Two thousand years and some centuries ago the Greek philosopher Aristotle stipulated the qualities required and duties expected of those holding public office. In ancient India there were codes of conduct for the Kshatriya, the warriors and rulers. Chanakya who founded, through his disciple Chandragupta, India’s first empire in 4th century BC mentioned bureaucrats in his treatise Arthashastra. In a book titled “Consumerism, Crime and Corruption” MG Chitkara quotes Chanakya, “money misappropriated by government officials from state funds is as hard to ascertain as it is to find out how much water a fish has drunk from a pond”. Chanakya wanted the offenders to be punished harshly.
In 21st century AD, India is not yet a corruption free country but an example of the contrary. Indian parliament passed Right to Information Act under pressure of public activists who hoped it would make the bureaucracy more accountable. But the bureaucracy is unwilling to accept to being questioned by common people. Today’s article on Times of India titled “Sleep on RTI Queries” glimpses into this mindset of bureaucracy. Here are some excepts (words in italics are mine):
“Now, senior bureaucrats are giving crash courses to public information officers (PIOs) on how to delay or deny information to applicants.”
A scientist at a national institute, to whom an RTI application was forwarded, said his senior was unhappy that he readily gave the details. “Asking for information is their job,” he quoted his boss as telling him, “Not giving away everything is part of our job.” The scientist said the senior administrator gave him a few tips on how to intentionally misdirect queries to delay things. “While RTI activists are well versed with the act and pursue applications, many common people who seek information give up after long delays. This is the guiding reason for creating barricades,” he added.
Appeals against denial or delay of information under RTI have been piling up with the state information commission to the point that the commission lost count. RTI activists attribute this increase in appeals partly to the practice of senior officials training public information officers (PIOs) on ways to delay replies.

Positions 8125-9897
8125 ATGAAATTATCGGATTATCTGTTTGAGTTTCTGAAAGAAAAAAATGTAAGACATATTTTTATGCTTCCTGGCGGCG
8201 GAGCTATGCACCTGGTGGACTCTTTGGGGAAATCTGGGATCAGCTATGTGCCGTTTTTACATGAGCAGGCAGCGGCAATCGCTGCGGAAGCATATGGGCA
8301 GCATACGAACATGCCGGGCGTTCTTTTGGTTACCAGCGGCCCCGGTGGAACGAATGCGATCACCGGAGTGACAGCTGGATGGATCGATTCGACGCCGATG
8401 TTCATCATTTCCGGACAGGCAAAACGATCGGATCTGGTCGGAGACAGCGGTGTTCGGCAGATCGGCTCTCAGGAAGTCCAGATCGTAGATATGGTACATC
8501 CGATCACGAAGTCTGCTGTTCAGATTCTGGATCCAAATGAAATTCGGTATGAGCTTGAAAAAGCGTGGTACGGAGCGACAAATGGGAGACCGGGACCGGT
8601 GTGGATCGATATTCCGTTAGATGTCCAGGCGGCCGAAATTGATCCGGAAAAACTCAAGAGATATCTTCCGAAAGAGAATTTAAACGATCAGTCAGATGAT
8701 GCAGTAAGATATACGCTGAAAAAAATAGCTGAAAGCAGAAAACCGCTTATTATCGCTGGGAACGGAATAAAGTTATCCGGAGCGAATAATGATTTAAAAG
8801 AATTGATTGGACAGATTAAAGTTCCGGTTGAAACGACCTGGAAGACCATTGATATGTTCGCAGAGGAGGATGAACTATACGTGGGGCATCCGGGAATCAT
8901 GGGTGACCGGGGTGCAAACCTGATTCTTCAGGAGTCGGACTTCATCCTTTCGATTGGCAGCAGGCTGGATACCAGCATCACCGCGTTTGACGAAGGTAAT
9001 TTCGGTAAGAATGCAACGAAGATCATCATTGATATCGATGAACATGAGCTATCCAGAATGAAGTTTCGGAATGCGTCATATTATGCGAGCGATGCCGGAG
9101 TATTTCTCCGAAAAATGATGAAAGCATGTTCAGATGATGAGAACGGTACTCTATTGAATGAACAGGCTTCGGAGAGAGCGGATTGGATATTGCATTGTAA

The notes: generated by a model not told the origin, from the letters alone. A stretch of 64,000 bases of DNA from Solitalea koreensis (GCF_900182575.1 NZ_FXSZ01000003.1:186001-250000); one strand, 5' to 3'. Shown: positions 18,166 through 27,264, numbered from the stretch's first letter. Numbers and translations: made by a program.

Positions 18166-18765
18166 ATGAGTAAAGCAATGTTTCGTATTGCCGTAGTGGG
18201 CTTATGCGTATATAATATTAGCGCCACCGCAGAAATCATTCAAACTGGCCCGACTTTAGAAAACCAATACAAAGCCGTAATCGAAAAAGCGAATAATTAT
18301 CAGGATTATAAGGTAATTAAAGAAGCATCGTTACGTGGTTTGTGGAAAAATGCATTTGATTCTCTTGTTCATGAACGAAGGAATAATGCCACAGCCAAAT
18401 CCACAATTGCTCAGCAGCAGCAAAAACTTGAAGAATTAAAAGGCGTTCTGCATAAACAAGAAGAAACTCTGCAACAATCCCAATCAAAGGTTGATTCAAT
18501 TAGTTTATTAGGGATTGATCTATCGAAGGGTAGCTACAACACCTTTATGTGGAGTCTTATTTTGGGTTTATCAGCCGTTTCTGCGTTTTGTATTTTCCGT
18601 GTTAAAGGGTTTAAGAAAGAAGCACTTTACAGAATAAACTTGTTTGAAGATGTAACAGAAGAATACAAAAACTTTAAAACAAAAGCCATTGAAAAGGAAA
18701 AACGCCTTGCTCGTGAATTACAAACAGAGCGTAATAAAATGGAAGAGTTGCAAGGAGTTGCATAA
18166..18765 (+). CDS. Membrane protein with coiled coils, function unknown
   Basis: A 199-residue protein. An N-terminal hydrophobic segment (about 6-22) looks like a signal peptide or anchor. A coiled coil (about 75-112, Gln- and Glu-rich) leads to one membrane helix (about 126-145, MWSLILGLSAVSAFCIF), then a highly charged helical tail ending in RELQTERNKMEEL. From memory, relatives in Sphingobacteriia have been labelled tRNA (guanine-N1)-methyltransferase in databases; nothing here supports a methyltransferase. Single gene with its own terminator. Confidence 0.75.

In most cases, senior officials or heads of department help PIOs draft the replies, said advocate and RTI activist V S Suresh. “Some of the replies are diplomatic, some are unreasonable and others are just stupid,” he said.
The state chief information commissioner has powers to initiate action against PIOs who don’t act on applications. Officials said they have issued show-cause notices to PIOs who don’t give proper replies on time, but they did not have any number or details of action taken against such PIOs.
Some officials (say) misuse of RTI by some applications should also be blamed for the pile-up. An official with the state information commission noted that several people seek information on several lands pattas to blackmail landholders. “We have received 55 RTI applications from one applicant seeking details of various land deals,” he said.
(The concern of this public servant for the honour of the land owner is really touching!)
India is expected to play the role of a spiritual guru in the world but the non transparent attitude of its own government towards people is highly unfortunate. If world takes this bureaucratic India as guru it will not find the path to truth and light!